In part one of “The Future of Vaccines,” we discussed five common misconceptions about the future COVID-19 vaccine and why they were myths. Among these COVID-19 myths was the idea that a vaccine would be easily available by the end of this year or even by the end of fall. While this is still a myth, since publishing part one of this blog series, Pfizer announced promising results regarding its vaccine trials earlier this week. Here’s what you need to know about Pfizer’s COVID-19 vaccine:
After months of trials and development, U.S. drug maker Pfizer and its partner BioNTech announced on November 9 that their COVID-19 vaccine showed more than a 90% success rate among individuals who were not previously diagnosed with the virus from phase 3 of their trial. This announcement was especially promising considering Dr. Anthony Fauci’s previous statement that a developed vaccine that was even 50-60% effective would be acceptable. A vaccine being 90% effective is actually extremely uncommon. Even the flu vaccine is, at best, only 40-60% effective due to new forms of the virus developing over time.
The late-stage clinical trial began in July. According to The New York Times, “Half of the people got the vaccine, while the other half got a placebo of salt water.” Pfizer and BioNtech then waited to see if any of the subjects contracted the virus from other sources to confirm whether or not their vaccine provided any protection. The study included a total of 43,538 participants from diverse backgrounds, with 42% of the individuals having no serious safety concern. The analysis evaluated 94 confirmed cases among the almost 44,000 participants. However, the Times also noted that the clinical trial data was “blinded,” meaning that “no one except the independent board – not the volunteers, doctors, or the company’s top executives – knows how many of the 94 people sickened by the virus got the vaccine or the placebo.”
What the results mean
The Food and Drug Administration (FDA) stated that a vaccine must be at least 50 percent successful in order to be submitted for emergency authorization, so overall, the trial results are on the right track but there are still many steps left in the process and the FDA has not yet confirmed or approved the vaccine. For example, the FDA also requires two months of safety data before it can continue moving forward in approval. In addition, while Pfizer may be one of the first to announce a successful vaccine, there are many COVID-19 vaccine candidates that are currently under development and trials, so in the end, it’s all about which one will prove to be the safest and most effective and efficient. One of the downsides of Pfizer’s vaccine is the extreme temperature it must be kept at: -70° C (-94° F). Only specialized freezers are able to produce such temperatures which limits the number of individuals who may able to get it. For example, those living in areas without close access to large hospitals may have trouble receiving the vaccine in the beginning stages of official distribution to the public. According to Time, “If the Pfizer vaccine is kept at -70° C, it can last up to six months. But many hospitals, to say nothing of community medical offices and pharmacies, do not have ultra-cold freezers, which cost around $10,000 up front and are expensive to run because of their high energy usage.” Pfizer will most likely continue to refine and change their original formula as they get a clearer idea of what needs to be and can be improved without sacrificing effectiveness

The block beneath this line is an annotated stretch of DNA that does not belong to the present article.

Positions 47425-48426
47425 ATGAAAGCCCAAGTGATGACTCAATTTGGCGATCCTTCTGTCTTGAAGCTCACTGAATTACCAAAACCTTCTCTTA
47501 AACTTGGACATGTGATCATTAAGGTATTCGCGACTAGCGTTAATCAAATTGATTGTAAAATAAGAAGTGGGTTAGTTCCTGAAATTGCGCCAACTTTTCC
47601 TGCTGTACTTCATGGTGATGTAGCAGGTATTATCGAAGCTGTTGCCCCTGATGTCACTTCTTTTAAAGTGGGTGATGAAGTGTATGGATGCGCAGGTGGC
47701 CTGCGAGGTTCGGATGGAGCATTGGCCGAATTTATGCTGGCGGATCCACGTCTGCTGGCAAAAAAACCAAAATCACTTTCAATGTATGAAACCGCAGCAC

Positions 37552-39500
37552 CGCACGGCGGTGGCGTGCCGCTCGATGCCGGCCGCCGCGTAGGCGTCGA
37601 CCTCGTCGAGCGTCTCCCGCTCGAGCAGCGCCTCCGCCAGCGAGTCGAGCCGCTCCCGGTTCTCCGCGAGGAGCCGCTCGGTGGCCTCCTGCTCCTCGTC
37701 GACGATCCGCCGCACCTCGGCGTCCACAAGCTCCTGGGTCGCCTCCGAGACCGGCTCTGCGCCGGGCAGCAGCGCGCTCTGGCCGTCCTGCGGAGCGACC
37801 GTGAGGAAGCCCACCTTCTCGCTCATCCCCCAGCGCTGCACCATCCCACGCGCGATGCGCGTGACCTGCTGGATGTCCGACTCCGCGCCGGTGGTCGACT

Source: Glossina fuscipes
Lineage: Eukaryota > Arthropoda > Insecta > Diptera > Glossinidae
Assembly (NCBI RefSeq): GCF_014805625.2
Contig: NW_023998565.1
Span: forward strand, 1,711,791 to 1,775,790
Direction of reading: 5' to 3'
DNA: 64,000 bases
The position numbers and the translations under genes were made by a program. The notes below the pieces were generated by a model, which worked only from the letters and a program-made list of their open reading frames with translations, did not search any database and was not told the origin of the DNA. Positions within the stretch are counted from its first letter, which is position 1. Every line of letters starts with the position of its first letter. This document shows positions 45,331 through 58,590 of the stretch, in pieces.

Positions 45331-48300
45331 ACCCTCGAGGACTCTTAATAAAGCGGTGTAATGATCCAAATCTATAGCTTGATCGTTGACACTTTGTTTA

Pfizer’s trial will continue until it reaches 164 cases of COVID-19 at which point the results will be analyzed and ready for the next step. If the vaccine is approved, certain groups of people may receive the shot first while others may be advised not to receive it (e.g. infants). According to the CDC, vaccines may only be used under Emergency Use Authorization (EUA) at first. The first round of vaccine distribution will mostly go to essential workers such as healthcare workers, nursing home workers, or those in the food production industry as those individuals are at high risk themselves as well easy spreaders to those around them. That being said, while the beginning stages of vaccine distribution may be limited, supply will only increase with time. If all goes as planned, it’s realistic to believe that we will see an increased in accessibility in 2021. It’s important to also note that Pfizer’s vaccine requires two doses as of now, but they expect to be able to produce 50 million doses this year, half of which may go to the United States giving about 12.5 million Americans a successful vaccine.
As mentioned before, Pfizer’s announcement gave promising hope to many people this week but for now, we can only look forward to what’s to come with the results and approval of the vaccine. There is still a long way to go, but this is definitely one step closer to officially slowing the spread of COVID-19. While we will certainly be receiving more vaccine updates in the coming weeks, please remember that flu season is already beginning, so it’s especially important to continue washing hands, socially distancing, and of course, wearing a mask, to protect yourself and those around you.